How did we travel from this point to writing a book together? As Eleanor moved from Deputy Superintendent, to Superintendent our paths didnít always cross. Her busy schedule didnít allow much free time. However, remember I said that we lived near each other. We might see each other at the store or a holiday party. Eleanor, is the type of person that you never feel youíve lost touch. You just pick up where you left off. Sometime during this period we became walking partners. It didnít happen often or routinely, but the beginning phase of our walking buddies was started.
After Eleanor "retired"(I donít know when this ever really happened), we began to walk in earnest almost every day. Our conversations over an hour walk would range from family, to education issues, to frivolous items. One lament throughout our walking history was that we should have written a book about our jobs. We regretted that we hadnít kept a journal over the years. Another question we raised was: Would anyone believe what we wrote and how do you translate the humor of the moment with our students into the written word?
Two more jobs entered Eleanorís life: Regent for the 3rd Judicial District followed by being named principal of the first charter school in the city of Albany. Once again our walking time was shortened by Eleanorís new positions and the fact that I was still working. This didnít diminish our friendship, as we reconnected whenever we had the chance.
Finally, the day came when Eleanor completely retired. She began enjoying time at her second home in Florida. As I began looking into my own retirement, I questioned if I would be busy enough to occupy 24 hours/seven days a week. The decision was made. I retired in June of 2006. Time flew by quickly especially those first months as everything was new. I took my first September vacation with my husband. I stepped into volunteering at my churchís food pantry. I decided to help my brother open and close his summer home one and a half days a week. But all too soon my first winter was approaching. Our walking time was back on track. Bad weather drove us indoors to walk the mall. Walking in circles isnít so bad when you have a walking partner.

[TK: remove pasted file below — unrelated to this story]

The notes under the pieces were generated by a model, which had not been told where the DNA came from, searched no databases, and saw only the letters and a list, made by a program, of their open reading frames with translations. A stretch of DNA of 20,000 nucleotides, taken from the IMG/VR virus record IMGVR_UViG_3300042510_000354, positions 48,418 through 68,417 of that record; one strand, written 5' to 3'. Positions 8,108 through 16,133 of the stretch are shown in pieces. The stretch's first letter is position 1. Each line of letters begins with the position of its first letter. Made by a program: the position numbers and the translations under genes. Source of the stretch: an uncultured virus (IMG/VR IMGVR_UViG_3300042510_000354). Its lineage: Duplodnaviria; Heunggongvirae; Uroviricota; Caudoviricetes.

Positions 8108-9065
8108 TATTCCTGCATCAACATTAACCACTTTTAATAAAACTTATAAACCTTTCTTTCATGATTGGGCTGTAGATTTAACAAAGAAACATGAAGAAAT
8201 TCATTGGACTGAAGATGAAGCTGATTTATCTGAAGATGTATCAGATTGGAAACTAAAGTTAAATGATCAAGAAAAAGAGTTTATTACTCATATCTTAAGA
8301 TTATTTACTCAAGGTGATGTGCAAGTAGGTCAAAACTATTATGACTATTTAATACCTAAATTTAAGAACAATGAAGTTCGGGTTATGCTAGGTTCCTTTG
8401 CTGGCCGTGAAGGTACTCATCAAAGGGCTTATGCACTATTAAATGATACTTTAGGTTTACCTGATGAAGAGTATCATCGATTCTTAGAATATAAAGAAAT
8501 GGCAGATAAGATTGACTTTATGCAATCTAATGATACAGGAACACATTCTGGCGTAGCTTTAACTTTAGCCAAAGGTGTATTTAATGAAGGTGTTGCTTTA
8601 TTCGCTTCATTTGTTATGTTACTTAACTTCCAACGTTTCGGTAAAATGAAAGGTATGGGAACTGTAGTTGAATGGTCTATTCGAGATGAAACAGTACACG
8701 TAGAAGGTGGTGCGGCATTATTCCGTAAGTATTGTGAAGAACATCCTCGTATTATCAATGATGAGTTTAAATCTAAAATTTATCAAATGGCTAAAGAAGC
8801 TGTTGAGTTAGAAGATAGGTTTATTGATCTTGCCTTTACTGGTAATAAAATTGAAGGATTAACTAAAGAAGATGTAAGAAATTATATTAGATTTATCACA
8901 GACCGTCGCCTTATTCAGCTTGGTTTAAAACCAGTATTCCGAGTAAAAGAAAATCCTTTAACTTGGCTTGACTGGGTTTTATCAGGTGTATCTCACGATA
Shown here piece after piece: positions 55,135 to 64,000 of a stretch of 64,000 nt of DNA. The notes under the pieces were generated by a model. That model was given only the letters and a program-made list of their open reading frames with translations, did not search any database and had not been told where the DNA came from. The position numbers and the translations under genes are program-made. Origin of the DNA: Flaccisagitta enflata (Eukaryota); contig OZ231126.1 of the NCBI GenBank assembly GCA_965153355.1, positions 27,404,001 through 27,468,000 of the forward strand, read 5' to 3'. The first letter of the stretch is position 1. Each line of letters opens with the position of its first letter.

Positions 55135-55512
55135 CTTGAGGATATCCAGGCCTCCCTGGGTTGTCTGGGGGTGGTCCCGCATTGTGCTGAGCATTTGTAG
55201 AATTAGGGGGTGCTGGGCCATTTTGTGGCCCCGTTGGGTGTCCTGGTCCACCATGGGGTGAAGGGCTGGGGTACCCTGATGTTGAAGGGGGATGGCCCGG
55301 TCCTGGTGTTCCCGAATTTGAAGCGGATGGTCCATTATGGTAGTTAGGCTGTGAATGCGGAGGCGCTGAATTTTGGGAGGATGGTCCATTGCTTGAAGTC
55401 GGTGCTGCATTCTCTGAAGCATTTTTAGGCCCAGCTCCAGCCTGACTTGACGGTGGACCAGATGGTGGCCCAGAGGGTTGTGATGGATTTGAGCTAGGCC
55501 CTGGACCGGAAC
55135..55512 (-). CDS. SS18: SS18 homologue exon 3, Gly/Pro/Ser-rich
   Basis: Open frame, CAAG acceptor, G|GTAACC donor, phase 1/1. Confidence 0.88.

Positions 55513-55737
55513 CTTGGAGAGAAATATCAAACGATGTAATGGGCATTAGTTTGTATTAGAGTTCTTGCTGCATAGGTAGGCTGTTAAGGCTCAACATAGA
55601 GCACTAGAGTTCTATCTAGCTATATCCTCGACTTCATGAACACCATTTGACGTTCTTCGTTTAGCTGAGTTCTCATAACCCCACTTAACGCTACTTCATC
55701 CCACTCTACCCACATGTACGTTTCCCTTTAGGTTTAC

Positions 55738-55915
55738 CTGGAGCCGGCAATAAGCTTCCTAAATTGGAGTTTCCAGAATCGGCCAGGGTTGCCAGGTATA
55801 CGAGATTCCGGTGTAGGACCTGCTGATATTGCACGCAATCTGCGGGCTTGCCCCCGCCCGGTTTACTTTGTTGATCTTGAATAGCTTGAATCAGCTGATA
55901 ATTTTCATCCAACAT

There was never a loss of conversation between us on our almost daily walks. One day Eleanor mentioned a dog her family had as she was growing up. Her vivid memory of her dog Friday, led me to suggest that this was the book she should write. It was a simple statement as we pounded the pavement. A simple thought that would steer us along a different path in our retirement.
Fate stepped in around December 2006. Eleanor was planning a winter getaway to Florida. Unfortunately, her husband, Pat was unable to go. It appeared that the trip would be cancelled. Pat made the suggestion that I should accompany Eleanor on her trip to Florida. Remember this was my first year being retired and my husband, Jim was still working. Well, you didnít have to ask me twice if I wanted to spend a month in the winter in Florida! In February of 2007 we headed off to sunny Florida.
The plan, if there even was one, was to enjoy the sites nearby, attend a concert or two, shop and just enjoy being away from the cold. Not being much of a beach person, Eleanor, faithfully took me around to show me the incredible beaches along the west coast. I could enjoy the serenity of the beaches, but not the sun. It was one of these trips to the beach that Eleanor suggested we start writing a book about her dog, Friday. One trip to the store for yellow pads and pencils, provided the basic materials for our book. Every beach trip found us camped under an umbrella writing about Friday. Longer road trips included our yellow pad and pencils with me writing as Eleanor drove.
As they say, the rest is history. A year and a half later we published our book, Friday A Dogís Tale. Over the years Eleanor Who became my friend and coauthor. Never did I believe that my life would change in this direction. What I should have realized is: With Eleanor in your life anything is possible!